Note: You will not be penalized on the portion of any underpayment that results from the new 4th-tier income tax rate on your quarterly estimated tax payments due April 15, June 15, and Sept. 15, 2013.
How to Pay Estimated Tax
You may pay your estimated tax online or by phone using our e-Services system, by credit card or by check. For more information, see Payment Options.
Note: When paying by check, you must include Voucher M14, Individual Estimated Tax Payment. Make your check payable to Minnesota Revenue and include the last four digits of your Social Security number in the memo line.
What are Estimated Tax Payments?
Most people pay income tax when employers withhold it from their paychecks. But if you receive income that isn’t subject to withholding, you’re still responsible to pay Minnesota income tax regularly. You may need to make quarterly “estimated tax” payments on that income during the year.
Examples of such income include: earnings from self-employment, pensions, unemployment compensation, interest or dividends, rents, alimony, gains from the sale of assets, and prizes and awards.
Note: If you make estimated payments, be sure to claim them as part of “total payments” when you file your Minnesota tax return on Form M1, Individual Income Tax. This includes any refund or overpayment from last year that you chose to apply to this year’s estimated tax.
Who Must Make Estimated Tax Payments?
Generally, you must make estimated tax payments if both of the following apply:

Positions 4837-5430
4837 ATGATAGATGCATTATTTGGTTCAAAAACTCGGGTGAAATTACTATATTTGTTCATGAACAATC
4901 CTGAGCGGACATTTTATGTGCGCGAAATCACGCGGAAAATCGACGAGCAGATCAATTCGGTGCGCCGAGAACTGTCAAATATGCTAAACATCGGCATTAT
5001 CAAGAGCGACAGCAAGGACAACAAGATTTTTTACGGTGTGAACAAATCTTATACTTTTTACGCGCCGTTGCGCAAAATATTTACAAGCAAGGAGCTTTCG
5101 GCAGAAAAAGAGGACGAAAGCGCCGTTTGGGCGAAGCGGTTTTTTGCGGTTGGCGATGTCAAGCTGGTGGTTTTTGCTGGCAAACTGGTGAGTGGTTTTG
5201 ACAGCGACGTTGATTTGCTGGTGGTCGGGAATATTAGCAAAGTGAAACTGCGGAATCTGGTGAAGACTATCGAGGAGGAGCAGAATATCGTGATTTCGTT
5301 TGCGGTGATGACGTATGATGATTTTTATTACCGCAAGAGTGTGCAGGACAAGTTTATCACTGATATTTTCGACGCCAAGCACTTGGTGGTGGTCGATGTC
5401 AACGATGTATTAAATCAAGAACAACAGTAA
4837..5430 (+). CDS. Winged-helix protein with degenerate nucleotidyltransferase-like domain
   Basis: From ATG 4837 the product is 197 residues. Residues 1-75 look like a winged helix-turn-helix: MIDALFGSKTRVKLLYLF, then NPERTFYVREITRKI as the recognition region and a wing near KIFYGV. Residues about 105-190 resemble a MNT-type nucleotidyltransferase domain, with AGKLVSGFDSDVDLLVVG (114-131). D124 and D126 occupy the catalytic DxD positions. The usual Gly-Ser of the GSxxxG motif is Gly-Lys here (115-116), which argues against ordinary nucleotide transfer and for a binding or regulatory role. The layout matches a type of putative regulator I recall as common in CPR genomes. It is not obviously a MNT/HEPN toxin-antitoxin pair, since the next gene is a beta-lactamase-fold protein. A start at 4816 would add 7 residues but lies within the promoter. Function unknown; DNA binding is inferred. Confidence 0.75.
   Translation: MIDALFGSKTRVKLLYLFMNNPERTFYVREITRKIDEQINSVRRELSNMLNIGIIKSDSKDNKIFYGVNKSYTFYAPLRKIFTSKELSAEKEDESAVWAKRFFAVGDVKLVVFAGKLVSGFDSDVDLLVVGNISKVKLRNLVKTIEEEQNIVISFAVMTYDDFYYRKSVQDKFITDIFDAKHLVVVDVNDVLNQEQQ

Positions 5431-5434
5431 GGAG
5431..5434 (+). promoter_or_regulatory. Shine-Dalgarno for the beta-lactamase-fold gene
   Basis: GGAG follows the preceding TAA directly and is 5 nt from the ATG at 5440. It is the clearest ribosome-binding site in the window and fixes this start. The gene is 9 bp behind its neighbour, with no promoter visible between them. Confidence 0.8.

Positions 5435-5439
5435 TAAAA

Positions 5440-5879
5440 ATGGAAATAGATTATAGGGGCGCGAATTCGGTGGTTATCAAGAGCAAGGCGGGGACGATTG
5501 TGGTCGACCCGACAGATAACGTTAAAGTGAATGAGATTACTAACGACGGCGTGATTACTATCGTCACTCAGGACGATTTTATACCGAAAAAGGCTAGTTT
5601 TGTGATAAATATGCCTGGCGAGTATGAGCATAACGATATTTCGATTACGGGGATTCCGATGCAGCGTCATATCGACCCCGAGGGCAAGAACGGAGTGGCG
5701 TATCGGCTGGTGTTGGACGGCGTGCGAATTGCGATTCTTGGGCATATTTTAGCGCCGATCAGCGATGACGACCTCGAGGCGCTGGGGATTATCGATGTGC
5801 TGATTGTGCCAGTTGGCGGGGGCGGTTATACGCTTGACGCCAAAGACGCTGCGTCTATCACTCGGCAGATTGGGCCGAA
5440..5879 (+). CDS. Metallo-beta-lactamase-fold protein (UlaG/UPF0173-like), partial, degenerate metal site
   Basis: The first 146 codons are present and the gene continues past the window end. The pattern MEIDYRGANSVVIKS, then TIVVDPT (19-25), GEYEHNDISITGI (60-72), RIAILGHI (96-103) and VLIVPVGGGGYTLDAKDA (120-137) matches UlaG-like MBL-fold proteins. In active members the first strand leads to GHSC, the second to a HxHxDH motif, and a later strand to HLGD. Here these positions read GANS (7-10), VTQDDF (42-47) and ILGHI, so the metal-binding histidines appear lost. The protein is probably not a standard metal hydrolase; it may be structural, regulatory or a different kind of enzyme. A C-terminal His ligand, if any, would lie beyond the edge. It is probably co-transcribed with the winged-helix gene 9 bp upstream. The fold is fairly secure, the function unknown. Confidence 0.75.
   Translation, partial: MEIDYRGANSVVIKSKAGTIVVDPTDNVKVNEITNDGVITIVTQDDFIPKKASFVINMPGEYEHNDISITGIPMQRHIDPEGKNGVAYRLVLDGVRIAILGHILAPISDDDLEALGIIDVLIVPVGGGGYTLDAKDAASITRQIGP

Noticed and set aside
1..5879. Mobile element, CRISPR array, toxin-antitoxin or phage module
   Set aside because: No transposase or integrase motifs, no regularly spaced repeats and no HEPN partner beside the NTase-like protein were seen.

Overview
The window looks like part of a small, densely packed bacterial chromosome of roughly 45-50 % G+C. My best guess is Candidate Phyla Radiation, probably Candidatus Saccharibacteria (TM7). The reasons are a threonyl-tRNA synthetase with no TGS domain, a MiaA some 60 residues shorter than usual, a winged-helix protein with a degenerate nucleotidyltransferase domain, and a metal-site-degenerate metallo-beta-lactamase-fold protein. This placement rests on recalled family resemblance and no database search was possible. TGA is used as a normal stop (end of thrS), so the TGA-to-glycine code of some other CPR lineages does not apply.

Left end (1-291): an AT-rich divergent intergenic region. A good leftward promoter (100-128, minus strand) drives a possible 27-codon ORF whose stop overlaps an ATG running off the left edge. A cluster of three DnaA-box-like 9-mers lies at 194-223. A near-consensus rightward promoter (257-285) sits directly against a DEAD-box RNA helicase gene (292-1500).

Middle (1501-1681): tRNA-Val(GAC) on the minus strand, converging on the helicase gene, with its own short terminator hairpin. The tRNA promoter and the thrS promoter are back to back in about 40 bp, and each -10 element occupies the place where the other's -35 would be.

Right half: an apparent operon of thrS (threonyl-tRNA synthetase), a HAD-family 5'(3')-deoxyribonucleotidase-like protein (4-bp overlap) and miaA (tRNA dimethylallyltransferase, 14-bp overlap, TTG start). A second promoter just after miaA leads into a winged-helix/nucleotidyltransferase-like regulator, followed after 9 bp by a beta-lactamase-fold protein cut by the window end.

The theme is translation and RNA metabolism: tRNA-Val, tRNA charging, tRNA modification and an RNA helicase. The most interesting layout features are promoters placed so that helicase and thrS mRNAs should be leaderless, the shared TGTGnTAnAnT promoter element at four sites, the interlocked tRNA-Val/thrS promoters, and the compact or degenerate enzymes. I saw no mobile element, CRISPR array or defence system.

- You expect to owe at least $500 in Minnesota income tax (not including your withholding or refundable credits); and
- You expect your combined withholding and refundable credits to be less than either of the following:
- 90 percent of your Minnesota tax liability for the current year; or
- 100 percent of your Minnesota tax liability for the previous year (or 110 percent if your adjusted gross income was $150,000).
This is known as the “safe harbor rule”: If you pay at least one of these amounts in Minnesota income tax during the year, you won’t be charged interest on any tax you still owe as of Dec. 31. If your withholding and credits total less than either of the “safe harbor” amounts, you need to make estimated tax payments to cover the difference and avoid interest charges.
“Tax liability” is defined as the amount you owe after subtracting nonrefundable credits from your total tax (as calculated in the Minnesota tax tables).
Exception: Even if you meet the above requirements you don’t have to make estimated tax payments if you had no tax liability last year, you were a Minnesota resident for the entire year and your prior year tax return covered a 12-month period. For more information, view the statute, M.S. 289A.25, subd. 6.
Part-year residents or nonresidents: The “safe harbor” rule applies as long as your Minnesota tax liability was at least $1 in the previous year. Your adjusted gross income that’s assignable to Minnesota is used to determine if you meet or exceed the $150,000 threshold.
Married taxpayers: If changing your filing status for the current year, use one of the following ways to calculate your previous year’s tax liability:
- If you filed separately last year, but will file a joint return this year, combine the tax liabilities shown on your separate returns.
- If you filed jointly last year but will file separate returns this year, each spouse should multiply the tax liability on your joint return by the following fraction:
the tax liability that you would have paid, if you had filed separate returns
the total tax liability you both would have paid, if you had filed separately